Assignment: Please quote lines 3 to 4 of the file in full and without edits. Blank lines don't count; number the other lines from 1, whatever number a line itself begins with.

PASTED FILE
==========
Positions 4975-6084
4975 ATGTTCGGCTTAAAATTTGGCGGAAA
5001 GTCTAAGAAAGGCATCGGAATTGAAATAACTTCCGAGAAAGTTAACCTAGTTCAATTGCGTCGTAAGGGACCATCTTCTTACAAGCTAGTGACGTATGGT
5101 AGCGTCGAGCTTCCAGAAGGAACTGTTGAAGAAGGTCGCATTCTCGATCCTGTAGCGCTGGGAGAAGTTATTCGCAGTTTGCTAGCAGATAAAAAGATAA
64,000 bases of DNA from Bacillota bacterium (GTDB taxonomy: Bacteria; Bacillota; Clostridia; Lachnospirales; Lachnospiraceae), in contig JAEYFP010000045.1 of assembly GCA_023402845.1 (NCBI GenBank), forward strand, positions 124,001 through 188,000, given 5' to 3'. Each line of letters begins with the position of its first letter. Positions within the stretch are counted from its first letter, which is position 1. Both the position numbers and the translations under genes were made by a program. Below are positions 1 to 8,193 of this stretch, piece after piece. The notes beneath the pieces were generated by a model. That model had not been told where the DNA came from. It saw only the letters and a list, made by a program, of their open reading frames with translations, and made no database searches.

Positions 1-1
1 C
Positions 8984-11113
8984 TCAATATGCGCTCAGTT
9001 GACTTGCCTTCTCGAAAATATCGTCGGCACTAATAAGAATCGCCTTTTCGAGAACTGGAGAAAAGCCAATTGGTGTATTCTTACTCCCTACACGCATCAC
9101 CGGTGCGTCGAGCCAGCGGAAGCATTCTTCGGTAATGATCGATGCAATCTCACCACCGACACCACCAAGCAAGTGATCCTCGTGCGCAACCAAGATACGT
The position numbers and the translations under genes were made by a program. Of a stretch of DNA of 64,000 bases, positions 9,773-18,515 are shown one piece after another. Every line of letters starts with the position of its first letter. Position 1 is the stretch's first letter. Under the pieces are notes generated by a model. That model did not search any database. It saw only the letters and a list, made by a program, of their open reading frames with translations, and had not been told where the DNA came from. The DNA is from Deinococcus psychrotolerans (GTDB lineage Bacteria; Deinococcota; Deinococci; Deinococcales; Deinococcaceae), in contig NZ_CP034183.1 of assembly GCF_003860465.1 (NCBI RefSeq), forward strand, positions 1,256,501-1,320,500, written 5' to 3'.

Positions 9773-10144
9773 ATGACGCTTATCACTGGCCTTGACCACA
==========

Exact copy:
5001 GTCTAAGAAAGGCATCGGAATTGAAATAACTTCCGAGAAAGTTAACCTAGTTCAATTGCGTCGTAAGGGACCATCTTCTTACAAGCTAGTGACGTATGGT
5101 AGCGTCGAGCTTCCAGAAGGAACTGTTGAAGAAGGTCGCATTCTCGATCCTGTAGCGCTGGGAGAAGTTATTCGCAGTTTGCTAGCAGATAAAAAGATAA